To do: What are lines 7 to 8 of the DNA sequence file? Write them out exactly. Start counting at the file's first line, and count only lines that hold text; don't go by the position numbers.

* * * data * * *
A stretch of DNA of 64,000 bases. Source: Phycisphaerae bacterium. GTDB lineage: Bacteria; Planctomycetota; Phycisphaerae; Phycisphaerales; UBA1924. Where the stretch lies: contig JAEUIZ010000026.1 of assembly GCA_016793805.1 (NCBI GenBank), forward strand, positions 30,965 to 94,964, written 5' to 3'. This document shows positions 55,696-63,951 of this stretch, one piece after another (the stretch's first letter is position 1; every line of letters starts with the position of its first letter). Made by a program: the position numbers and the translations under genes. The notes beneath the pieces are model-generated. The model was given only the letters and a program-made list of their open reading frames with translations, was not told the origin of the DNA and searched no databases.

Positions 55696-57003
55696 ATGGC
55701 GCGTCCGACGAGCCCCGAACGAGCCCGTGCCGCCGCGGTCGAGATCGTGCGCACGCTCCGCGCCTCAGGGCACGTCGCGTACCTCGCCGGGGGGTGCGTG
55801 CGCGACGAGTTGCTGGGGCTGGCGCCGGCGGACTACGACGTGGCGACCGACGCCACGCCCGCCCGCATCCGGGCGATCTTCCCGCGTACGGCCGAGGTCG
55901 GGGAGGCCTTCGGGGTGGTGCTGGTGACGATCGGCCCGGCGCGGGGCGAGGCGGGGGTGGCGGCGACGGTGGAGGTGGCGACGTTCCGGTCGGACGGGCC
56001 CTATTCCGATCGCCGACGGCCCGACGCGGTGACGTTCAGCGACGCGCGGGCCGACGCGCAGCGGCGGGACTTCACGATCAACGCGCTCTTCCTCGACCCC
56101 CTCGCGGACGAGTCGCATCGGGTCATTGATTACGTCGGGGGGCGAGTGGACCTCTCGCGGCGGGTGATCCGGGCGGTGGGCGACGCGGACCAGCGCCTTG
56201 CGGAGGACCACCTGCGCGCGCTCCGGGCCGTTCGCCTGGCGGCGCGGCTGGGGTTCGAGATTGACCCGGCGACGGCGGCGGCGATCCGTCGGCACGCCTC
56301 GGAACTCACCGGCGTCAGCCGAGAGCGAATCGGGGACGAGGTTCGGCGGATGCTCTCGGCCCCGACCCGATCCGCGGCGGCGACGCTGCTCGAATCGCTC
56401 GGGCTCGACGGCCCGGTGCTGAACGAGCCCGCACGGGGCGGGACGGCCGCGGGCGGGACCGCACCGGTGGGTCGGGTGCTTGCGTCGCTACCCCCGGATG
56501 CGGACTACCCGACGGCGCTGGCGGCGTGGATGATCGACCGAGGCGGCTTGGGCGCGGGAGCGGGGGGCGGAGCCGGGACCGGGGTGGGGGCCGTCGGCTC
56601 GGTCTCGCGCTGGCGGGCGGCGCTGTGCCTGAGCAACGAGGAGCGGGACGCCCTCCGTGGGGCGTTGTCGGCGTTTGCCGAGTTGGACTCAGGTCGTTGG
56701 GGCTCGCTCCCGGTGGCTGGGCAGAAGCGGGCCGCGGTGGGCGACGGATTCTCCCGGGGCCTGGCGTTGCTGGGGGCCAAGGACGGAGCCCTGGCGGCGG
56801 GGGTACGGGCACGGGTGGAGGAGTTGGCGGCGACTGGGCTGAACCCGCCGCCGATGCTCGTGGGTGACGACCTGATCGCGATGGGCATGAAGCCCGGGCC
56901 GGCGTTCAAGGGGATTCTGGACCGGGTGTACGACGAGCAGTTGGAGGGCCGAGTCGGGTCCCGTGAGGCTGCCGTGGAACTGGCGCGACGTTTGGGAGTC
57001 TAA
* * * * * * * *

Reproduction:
56001 CTATTCCGATCGCCGACGGCCCGACGCGGTGACGTTCAGCGACGCGCGGGCCGACGCGCAGCGGCGGGACTTCACGATCAACGCGCTCTTCCTCGACCCC
56101 CTCGCGGACGAGTCGCATCGGGTCATTGATTACGTCGGGGGGCGAGTGGACCTCTCGCGGCGGGTGATCCGGGCGGTGGGCGACGCGGACCAGCGCCTTG